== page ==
Art of Deception: Controlling the Human Element of Security
Author: Kevin D Mitnick
The world's most infamous hacker offers an insider's view of the low-tech threats to high-tech security Kevin Mitnick's exploits as a cyber-desperado and fugitive form one of the most exhaustive FBI manhunts in history and have spawned dozens of articles, books, films, and documentaries. Since his release from federal prison, in 1998, Mitnick has turned his life around and established himself as one of the most sought-after computer security experts worldwide. Now, in The Art of Deception, the world's most notorious hacker gives new meaning to the old adage, "It takes a thief to catch a thief."
Focusing on the human factors involved with information security, Mitnick explains why all the firewalls and encryption protocols in the world will never be enough to stop a savvy grifter intent on rifling a corporate database or an irate employee determined to crash a system. With the help of many fascinating true stories of successful attacks on business and government, he illustrates just how susceptible even the most locked-down information systems are to a slick con artist impersonating an IRS agent. Narrating from the points of view of both the attacker and the victims, he explains why each attack was so successful and how it could have been prevented in an engaging and highly readable style reminiscent of a true-crime novel. And, perhaps most importantly, Mitnick offers advice for preventing these types of social engineering hacks through security protocols, training programs, and manuals that address the human element of security.
He was the FBI's most-wanted hacker. But in his own eyes, Mitnick was simply a small-time con artist with an incredible memory, a knack for social engineering, and an enemy at The New York Times. That foe, John Markoff, made big bucks selling two books about Mitnick -- without ever interviewing him. This is Mitnick's account, complete with advice for how to protect yourself from similar attacks. I believe his story.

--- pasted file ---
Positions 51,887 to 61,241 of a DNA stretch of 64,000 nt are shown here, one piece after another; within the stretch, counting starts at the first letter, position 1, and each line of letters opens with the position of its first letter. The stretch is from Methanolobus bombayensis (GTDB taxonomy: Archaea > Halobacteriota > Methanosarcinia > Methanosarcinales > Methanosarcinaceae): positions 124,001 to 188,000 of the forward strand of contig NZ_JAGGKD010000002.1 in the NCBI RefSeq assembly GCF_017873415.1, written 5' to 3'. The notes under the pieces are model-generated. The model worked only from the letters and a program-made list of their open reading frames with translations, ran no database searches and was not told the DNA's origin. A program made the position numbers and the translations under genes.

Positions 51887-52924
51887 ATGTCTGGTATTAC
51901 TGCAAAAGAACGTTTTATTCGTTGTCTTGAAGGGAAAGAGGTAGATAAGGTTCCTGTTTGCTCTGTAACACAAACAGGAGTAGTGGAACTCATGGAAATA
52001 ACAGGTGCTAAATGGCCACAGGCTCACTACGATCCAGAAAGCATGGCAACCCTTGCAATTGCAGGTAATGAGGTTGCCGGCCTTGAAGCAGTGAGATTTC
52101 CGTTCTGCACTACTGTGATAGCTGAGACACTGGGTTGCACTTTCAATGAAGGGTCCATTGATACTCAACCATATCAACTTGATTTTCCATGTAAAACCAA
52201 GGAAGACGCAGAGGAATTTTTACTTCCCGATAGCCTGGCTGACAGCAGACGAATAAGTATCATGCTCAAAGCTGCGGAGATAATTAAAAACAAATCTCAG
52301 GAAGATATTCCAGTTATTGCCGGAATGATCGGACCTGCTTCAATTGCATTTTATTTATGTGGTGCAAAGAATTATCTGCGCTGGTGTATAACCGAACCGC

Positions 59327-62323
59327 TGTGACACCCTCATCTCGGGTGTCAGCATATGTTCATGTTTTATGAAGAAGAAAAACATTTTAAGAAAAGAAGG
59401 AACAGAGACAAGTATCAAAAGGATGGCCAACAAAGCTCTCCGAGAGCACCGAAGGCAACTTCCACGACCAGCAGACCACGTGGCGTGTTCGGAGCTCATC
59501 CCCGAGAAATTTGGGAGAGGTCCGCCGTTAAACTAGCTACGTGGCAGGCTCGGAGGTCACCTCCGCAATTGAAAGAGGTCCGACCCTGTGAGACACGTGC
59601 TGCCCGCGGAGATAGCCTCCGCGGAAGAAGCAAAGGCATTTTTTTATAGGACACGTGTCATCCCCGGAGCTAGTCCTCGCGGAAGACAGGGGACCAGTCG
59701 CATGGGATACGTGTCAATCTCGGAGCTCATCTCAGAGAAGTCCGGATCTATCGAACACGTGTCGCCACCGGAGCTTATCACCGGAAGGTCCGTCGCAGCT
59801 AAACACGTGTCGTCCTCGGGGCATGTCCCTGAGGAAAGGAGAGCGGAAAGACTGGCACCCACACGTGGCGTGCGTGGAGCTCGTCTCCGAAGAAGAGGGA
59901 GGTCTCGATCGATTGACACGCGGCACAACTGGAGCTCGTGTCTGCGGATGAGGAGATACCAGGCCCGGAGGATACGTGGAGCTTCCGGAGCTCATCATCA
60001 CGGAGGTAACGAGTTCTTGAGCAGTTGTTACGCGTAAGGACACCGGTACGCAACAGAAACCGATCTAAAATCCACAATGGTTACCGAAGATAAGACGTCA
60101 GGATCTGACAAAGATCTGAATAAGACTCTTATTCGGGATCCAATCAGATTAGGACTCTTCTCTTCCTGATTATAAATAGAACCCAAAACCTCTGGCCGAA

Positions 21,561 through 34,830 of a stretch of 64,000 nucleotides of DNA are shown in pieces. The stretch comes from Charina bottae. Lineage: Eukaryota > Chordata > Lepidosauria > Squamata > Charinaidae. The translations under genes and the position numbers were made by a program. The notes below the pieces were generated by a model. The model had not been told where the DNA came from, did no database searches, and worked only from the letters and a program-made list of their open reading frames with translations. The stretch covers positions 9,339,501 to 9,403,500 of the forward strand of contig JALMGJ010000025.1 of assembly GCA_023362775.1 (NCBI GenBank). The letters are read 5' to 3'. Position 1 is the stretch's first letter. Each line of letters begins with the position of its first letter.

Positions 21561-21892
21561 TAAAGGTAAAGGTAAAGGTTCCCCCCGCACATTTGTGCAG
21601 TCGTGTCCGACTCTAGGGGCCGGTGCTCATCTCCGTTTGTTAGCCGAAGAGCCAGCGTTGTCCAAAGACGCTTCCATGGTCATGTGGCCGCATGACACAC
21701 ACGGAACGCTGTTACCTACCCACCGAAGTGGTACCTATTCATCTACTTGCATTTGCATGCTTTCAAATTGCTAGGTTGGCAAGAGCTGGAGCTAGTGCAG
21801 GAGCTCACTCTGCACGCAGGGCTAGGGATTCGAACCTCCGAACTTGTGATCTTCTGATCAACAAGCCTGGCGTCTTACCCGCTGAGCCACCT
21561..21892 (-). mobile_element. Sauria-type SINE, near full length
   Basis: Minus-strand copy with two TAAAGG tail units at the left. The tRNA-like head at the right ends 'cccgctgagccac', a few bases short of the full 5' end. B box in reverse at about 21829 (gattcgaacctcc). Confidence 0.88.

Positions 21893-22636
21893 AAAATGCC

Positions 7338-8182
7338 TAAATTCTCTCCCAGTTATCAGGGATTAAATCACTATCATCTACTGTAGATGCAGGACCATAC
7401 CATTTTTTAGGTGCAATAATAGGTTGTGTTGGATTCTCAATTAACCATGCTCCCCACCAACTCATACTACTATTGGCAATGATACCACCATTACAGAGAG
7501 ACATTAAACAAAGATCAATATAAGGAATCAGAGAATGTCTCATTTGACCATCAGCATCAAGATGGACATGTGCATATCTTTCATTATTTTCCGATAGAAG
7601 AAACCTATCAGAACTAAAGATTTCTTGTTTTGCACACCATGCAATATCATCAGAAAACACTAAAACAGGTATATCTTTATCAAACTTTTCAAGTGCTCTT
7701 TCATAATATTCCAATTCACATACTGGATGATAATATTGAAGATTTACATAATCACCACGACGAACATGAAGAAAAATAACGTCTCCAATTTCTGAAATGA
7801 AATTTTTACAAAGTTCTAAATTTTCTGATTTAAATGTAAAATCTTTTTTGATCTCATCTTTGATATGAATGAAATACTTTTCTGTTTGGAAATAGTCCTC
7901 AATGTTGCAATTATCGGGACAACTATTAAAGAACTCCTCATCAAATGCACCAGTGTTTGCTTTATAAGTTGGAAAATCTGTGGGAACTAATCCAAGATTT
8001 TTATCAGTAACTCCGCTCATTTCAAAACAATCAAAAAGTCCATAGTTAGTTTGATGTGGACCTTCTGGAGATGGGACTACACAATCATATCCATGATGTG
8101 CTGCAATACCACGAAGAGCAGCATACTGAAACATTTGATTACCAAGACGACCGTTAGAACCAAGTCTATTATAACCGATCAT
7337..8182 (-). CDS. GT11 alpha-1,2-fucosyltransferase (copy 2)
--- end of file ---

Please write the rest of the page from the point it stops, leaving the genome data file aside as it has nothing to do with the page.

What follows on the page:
Stephen Manes - Forbes
Finally someone is on to the real cause of data security breaches--stupid humans. Notorious hacker Kevin Mit-nick--released from federal prison in January 2000 and still on probation--reveals clever tricks of the "social engineer-ing" trade and shows how to fend them off in The Art of Deception: Controlling the Human Element of Security (Wiley, $27.50).
Most of the book, coauthored by William Simon (not the one running for governor of California), is a series of fictional episodes depicting the many breathtakingly clever ways that hackers can dupe trusting souls into breaching corporate and personal security--information as simple as an unlisted phone number or as complicated as plans for a top-secret product under development. The rest lays out a fairly draconian plan of action for companies that want to strengthen their defenses. Takeaway: You can put all the technology you want around critical information, but all it takes to break through is one dolt who gives up his password to a "colleague" who claims to be working from the Peoria office.
What's useful about this book is its explanation of risks in seemingly innocuous systems few people think about. The caller ID notification that proves you're talking to a top executive of your firm? Easily forged. The password your assistant logs in with? Easily guessed. The memos you tossinto the cheap office shredder? Easily reconstructed. The extension that you call in the IT department? Easily forwarded.
Physical security can be compromised, too. It's not hard to gain access to a building by "piggybacking" your way in the door amid the happy throng returning from lunch. You'd better have confidence in your IT professionals,because they're likely to have access to everything on the corporate system, including your salary and personal informa-tion. Mitnick offers some ideas for plugging these holes, like color-coded ID cards with really big photos.
Implementing the book's security action plan in full seems impossible, but it's a good idea to warn employees from the boss down to the receptionist and janitors not to give out even innocuous information to people claiming to be helpful IT folks without confirming their identity--and to use things like encryption technology as fallbacks. Plenty of would-be Mitnicks--and worse--still ply their trade in spaces cyber and psychological.